^{3}. A plot of the integrated value of the reconstructed and original velocities in this predetermined volume is shown in Fig. 6(d). The normalization is done by dividing the original and reconstructed flow corresponding to the flow value of 0.85 cm/s. A linear fit, using the data from original velocities ranging from 0.11 cm/s to 1.06 cm/s of the reconstructed flow gives a slope of 0.97. This slope is quite encouraging for this limited range. The underestimation for the larger perturbations, i.e. for larger velocities, is presumably due to the failure of the linearized Born approximation [39

40. H. He, Y. Tang, F. Zhou, J. Wang, Q. Luo, and P. Li, “Lateral laser speckle contrast analysis combined with line beam scanning illumination to improve the sampling depth of blood flow imaging,” Opt. Lett. **37**, 3774–3776 (2012). [CrossRef] [PubMed]

## 5. Discussions and conclusion

*in vivo*applications, this technique would allow us to image local or temporal variations in blood flow for example due to neuronal stimuli, pharmacological or physiological changes in time or heterogeneities due to local ischemia or a tumor.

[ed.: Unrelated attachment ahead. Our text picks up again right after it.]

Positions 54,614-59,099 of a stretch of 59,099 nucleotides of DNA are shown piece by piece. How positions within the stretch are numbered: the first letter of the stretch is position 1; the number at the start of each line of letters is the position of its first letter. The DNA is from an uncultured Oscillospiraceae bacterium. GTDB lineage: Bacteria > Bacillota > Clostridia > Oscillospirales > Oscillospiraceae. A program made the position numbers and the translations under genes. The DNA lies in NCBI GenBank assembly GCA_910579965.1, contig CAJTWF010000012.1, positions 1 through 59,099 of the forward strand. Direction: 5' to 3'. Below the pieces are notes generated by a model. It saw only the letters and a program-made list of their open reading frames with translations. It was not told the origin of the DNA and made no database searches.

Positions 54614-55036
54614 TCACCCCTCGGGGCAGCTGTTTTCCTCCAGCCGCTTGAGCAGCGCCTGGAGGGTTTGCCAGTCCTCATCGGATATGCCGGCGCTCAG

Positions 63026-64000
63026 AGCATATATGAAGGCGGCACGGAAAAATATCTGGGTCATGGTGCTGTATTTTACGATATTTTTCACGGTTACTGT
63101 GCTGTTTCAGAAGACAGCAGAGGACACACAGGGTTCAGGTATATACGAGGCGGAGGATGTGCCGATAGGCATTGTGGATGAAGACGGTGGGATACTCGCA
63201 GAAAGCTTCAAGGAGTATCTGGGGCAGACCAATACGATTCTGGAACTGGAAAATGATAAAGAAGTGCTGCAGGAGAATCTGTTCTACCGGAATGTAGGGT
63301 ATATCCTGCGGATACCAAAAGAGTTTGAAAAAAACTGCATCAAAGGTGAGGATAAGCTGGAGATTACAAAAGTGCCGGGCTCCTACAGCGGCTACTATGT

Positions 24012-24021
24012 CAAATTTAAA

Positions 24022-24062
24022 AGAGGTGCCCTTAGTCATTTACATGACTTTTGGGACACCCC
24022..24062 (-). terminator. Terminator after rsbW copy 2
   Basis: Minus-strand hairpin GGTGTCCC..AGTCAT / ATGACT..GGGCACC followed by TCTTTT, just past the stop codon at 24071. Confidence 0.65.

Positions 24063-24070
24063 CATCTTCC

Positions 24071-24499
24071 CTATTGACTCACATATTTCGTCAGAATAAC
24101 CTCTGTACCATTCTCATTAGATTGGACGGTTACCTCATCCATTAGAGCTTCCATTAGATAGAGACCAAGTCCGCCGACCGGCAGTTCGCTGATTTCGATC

**73**, 076701 (2010). [CrossRef]

10. D. A. Boas, L. E. Campbell, and A. G. Yodh, “Scattering and imaging with diffusing temporal field correlations,” Phys. Rev. Lett. **75**, 1855–1858 (1995). [CrossRef] [PubMed]

26. D. A. Boas and A. G. Yodh, “Spatially varying dynamical properties of turbid media probed with diffusing temporal light correlation,” J. Opt. Soc. Am. A **14**, 192–215 (1997). [CrossRef]

11. C. Zhou, G. Yu, D. Furuya, J. Greenberg, A. J. Yodh, and T. Durduran, “Diffuse optical correlation tomography of cerebral blood flow during cortical spreading depression in rat brain,” Opt. Express **14**, 1125–1144 (2006). [CrossRef] [PubMed]

45. M. Heckmeier, S. E. Skipetrov, G. Maret, and R. Maynard, “Imaging of dynamic heterogeneities in multiple-scattering media,” J. Opt. Soc. Am. A **14**, 185–191 (1997). [CrossRef]